A modification…or two…of 1 Hour Wargames.

TMP’r Ioannis and Kaptain Kobold have inspired me to tackle that which I don’t like about 1 Hour Wargames.  The initial idea comes directly from a post by Kaptain Kobold on TMP.  Let me explain.

What I don’t like

The rules as written have the following combat mechanics.  Each unit will roll either a D6-2, a D6 or a D6+2 and the result are hits to the enemy.  Each unit can take 15 hits.  as this is a large number, you almost certainly have to resort to using a roster and I DON’T like rosters!  Now for some quick analysis.    First, we can determine how long a unit will stick around before being destroyed by various attack dice (unit types).  A D6-2 (1.67) will take 9 turns to kill a unit.  A D6 (3.5) will take 5 turns to kill a unit.  A D6+2 (5.5) will take 3 turns to kill a unit.  This assumes each unit has 15 hits of course.

Enter Kaptain Kobold

TMP’r Kaptain Kobold came up with a interesting solution.  Instead of rolling a single die, he rolls 1, 2 or 3 dice which equate to the damage of D6-2, D6 and D6+2 respectively.  Instead of 15 hits, the units can take 5 hits.  Each die that comes up 4+ scored 1 hit on the target.  All other rules for doubling and halving damage apply.  1D6 (.5) will take 10 turns to kill a unit.  2D6 (1) will take 5 turns to kill a unit.  3D6 (1.5) will take 4 turns to kill a unit.  The low and high end units are off by a turn.  You can fix the high end simply by adding a 4th die.  Then you score 2 hits on the average and it will take 3 turns to kill off an enemy unit.  The low end can;t be easily fixed in this system.  The problem is that the NT system uses multiples of 3 instead of multiples of 2.  With that in mind, read on!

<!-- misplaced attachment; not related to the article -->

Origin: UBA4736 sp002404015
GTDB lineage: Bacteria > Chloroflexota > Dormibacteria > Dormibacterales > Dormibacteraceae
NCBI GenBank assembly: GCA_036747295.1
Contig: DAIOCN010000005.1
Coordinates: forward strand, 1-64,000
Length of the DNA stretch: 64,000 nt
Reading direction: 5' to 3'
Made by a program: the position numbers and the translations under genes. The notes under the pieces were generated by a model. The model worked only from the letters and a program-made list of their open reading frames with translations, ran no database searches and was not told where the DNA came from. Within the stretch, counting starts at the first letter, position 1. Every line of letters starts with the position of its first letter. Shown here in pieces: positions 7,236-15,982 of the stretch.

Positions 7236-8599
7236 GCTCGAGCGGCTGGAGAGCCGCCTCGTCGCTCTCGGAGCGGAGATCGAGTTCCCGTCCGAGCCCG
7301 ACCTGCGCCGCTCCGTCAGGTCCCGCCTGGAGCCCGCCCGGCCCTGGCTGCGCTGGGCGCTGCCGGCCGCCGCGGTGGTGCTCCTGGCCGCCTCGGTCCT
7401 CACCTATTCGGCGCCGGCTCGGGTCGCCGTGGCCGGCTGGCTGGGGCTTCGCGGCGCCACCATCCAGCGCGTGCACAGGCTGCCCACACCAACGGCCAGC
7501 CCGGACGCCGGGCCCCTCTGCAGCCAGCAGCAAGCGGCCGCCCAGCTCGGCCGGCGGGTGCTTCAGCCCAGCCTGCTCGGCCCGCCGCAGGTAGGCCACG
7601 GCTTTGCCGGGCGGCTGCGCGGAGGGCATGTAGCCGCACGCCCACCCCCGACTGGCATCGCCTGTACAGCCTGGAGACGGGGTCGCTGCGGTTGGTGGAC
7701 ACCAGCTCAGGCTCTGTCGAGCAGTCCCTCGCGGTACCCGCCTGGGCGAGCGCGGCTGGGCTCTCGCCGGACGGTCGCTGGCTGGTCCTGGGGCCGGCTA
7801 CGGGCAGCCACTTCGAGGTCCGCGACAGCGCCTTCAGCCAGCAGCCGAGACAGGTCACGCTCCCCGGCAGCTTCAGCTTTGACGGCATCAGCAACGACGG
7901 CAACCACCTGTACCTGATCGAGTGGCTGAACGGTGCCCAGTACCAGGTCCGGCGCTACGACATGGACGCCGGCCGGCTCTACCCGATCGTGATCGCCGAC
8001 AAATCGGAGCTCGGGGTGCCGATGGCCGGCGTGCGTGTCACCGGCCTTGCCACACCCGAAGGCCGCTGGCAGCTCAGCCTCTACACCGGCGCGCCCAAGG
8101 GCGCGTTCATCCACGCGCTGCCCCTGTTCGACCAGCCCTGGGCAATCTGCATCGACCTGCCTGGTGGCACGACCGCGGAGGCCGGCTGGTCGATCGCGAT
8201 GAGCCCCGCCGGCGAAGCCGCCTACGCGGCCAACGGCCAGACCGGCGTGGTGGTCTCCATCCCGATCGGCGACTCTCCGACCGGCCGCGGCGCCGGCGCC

Multiples of 3

We can have each die hit on a 3+ instead of a 4+.  Each unit will take 6 hits.  With this you can match more closely the hit rates of the original rules.  Thus 1D6 (.67) will take 9 hits to kill a unit.  2D6 (1.33) will take 5 turns to kill a unit.  3D6 (2) will take 3 turns to kill a unit.  You can simply double or halve damage as necessary.  Round fractions up as per the rules.  It occurred to me that instead of halving the damage you could simply change the hit number to 5+ for half damage.  Double damage becomes more problematic though.  You are still doubling numbers…which is fine but perhaps slightly cumbersome.  If you like this system, you can simply use a single D6 per unit to track damage and still apply the rest of the rules as is.

More Chaos